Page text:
“The quick cut is we’re seeing a distinction between the Rust Belt and the Sun Belt,” he says. “The Sun Belt areas saw a lot of construction activity, a lot of overbuilding. The Rust Belt areas didn’t see that, so there are more stable house prices now.”
We already have seen signs of that regional split in 2010. Nationally, only 36 percent of remodelers increased business in 2010 and half suffered a drop in revenue. The weakest region was the West, where only 25 percent were up compared with 64 percent whose business dropped this year. In the South, only 33 percent of firms increased business this year and 54 percent lost revenue. The Northeast and Midwest were comparatively stronger, as 44 percent in the Northeast and 40 percent in the Midwest grew business.
There were also significant differences between smaller and larger remodeling firms, with the largest being most optimistic about 2011.
Fifty-five percent of remodelers with 2010 revenues of less than $500,000 expect business to increase next year compared with 67 percent of those with revenues more than $500,000 — and 76 percent of companies with revenues greater than $5 million expect business to improve in 2011.
2011 lead activity also increases with 2010 revenues. Companies with less than $500,000 in revenue are the only size that are more likely to see a decrease (43 percent) than an increase (30 percent) in leads for 2011 so far, while more than half of companies with revenues over $2 million are seeing more leads.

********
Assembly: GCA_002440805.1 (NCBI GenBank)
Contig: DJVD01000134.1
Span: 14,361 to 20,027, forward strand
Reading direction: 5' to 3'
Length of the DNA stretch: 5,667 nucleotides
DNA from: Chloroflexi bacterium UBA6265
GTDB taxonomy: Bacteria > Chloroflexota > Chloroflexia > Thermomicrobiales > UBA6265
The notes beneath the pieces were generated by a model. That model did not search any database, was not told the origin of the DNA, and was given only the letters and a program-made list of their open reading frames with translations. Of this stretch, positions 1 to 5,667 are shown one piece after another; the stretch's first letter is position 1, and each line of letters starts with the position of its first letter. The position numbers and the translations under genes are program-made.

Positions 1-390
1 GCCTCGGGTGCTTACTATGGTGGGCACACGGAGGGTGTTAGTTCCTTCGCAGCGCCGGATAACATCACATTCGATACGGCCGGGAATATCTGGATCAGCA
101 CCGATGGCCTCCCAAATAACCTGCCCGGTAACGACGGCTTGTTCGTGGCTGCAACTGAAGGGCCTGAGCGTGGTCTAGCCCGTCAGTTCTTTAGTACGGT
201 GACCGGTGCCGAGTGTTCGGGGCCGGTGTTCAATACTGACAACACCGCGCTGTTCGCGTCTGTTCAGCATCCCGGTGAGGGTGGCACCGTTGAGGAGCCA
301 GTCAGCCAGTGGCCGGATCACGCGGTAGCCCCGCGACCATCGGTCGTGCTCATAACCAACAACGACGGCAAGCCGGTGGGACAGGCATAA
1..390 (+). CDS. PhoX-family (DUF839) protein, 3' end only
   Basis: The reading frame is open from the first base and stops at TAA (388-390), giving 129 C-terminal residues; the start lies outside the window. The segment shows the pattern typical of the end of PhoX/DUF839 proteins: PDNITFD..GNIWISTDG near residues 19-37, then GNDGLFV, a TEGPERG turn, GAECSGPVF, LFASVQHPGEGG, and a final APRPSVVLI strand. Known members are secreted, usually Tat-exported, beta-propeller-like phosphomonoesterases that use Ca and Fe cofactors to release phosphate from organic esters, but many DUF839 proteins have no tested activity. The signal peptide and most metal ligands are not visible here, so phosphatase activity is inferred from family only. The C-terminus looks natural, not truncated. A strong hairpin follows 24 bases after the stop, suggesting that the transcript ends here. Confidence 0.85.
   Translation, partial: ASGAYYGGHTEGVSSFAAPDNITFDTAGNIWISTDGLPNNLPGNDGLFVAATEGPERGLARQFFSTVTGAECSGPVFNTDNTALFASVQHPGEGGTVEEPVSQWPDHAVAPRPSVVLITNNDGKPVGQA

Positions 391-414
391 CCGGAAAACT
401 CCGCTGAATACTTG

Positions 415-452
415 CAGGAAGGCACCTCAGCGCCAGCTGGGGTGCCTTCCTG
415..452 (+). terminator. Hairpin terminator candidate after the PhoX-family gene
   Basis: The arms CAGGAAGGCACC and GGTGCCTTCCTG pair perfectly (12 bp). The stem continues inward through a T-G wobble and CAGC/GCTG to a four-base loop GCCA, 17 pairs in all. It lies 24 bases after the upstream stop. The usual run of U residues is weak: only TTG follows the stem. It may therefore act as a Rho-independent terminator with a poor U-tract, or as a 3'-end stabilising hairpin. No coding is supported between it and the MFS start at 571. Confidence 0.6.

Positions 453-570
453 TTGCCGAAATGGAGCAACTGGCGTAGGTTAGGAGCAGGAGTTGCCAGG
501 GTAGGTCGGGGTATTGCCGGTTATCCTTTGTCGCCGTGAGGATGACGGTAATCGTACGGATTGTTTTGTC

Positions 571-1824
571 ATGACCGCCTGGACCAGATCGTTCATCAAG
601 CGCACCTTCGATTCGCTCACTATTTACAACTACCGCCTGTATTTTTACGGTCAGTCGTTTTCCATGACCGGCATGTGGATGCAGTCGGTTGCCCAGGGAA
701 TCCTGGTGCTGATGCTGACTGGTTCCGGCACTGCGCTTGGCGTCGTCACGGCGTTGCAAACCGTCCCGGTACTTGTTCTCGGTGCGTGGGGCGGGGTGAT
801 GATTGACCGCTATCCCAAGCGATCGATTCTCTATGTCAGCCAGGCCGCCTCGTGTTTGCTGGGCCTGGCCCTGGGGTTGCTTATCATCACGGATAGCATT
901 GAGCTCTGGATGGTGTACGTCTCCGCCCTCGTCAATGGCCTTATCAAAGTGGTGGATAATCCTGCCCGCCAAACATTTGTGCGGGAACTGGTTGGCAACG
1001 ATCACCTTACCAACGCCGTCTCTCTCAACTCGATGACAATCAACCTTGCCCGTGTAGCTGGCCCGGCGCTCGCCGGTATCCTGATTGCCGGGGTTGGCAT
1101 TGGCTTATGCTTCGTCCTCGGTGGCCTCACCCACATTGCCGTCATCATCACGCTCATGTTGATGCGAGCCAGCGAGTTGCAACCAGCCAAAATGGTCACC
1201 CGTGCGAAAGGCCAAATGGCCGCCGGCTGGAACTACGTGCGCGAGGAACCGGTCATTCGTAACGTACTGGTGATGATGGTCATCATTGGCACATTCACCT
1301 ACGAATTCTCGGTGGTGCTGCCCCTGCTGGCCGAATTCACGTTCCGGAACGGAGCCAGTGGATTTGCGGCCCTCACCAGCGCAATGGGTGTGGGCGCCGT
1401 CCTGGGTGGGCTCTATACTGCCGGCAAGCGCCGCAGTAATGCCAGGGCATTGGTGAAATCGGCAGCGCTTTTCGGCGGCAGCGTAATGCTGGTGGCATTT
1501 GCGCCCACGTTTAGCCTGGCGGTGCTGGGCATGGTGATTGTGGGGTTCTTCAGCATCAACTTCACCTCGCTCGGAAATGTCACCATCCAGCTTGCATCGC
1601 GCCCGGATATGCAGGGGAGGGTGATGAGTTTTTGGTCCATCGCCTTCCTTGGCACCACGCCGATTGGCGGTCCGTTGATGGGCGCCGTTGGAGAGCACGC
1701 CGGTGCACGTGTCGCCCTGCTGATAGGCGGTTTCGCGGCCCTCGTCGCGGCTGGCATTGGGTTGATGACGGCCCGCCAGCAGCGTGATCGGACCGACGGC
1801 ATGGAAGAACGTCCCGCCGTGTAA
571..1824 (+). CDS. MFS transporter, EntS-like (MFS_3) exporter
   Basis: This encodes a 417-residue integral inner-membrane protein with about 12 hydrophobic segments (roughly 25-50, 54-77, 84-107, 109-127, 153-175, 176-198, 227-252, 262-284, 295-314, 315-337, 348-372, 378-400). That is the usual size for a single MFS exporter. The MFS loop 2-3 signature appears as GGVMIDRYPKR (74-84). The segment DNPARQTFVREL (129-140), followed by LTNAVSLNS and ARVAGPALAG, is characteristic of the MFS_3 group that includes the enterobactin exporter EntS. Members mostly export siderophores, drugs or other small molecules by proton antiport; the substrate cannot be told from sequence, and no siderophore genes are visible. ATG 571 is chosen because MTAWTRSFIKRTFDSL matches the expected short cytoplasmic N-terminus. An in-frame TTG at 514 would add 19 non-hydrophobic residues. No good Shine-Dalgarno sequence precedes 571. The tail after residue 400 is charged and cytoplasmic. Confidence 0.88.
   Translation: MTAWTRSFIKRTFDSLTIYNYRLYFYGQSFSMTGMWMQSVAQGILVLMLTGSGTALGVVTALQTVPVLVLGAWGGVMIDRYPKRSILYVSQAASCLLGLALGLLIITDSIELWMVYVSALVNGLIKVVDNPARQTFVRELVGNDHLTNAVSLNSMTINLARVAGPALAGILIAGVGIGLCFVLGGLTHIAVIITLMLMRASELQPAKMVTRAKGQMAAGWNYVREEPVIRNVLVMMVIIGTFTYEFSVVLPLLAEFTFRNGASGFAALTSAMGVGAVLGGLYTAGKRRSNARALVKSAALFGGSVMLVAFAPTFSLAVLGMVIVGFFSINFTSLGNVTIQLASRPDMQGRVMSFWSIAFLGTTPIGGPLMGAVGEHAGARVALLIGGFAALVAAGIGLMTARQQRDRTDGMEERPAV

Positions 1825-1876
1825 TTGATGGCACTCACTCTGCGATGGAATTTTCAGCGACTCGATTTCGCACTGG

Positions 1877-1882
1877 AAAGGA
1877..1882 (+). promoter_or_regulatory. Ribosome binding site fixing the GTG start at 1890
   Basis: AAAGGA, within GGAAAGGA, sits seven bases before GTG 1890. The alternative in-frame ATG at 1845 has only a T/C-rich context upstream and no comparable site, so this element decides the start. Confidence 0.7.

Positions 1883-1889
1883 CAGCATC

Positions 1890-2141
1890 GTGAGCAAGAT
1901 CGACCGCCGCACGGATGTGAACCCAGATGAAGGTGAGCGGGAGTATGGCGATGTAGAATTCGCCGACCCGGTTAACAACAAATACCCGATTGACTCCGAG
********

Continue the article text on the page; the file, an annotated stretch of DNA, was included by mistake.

Other indicators pointing up
Remodelers are also optimistic average job size will increase – or at least stop falling – in 2011. Nearly half (47 percent) of remodelers say they expect their average job size to go up next year. Another 35 percent expect it to stay roughly unchanged and only 18 percent expect it to decrease. That’s compared to this year, when 52 percent of remodelers had their average job size drop and only 28 percent saw larger jobs than in 2009.
More remodelers are also planning on hiring more for 2011. While the majority (63 percent) don’t expect to make any changes, 28 percent are adding employees for 2011 and only 10 percent are cutting employees.
Another positive sign is that most companies are not planning on cutting prices next year, with 79 percent of firms saying they intend to hold the line on project pricing, although 21 percent are willing to reduce their prices.
Finally, more than 80 percent of remodelers intend to at least maintain their marketing budget (30 percent are planning to increase it) in 2011. Only 18 percent are planning to cut marketing. Many remodelers are changing the way they market, though.
E-marketing is taking on a more important role as nearly half of companies plan to increase their spending on their website. Thirty-three percent plan to spend more on e-mail marketing and 22 percent are spending more on social media.
Traditional print marketing is the most likely to be cut next year, with 36 percent planning on reducing print advertising and 21 percent saying they’re going to cut direct mail. At the same time, 27 percent are planning on increasing print advertising and 23 percent are going to spend more on direct mail.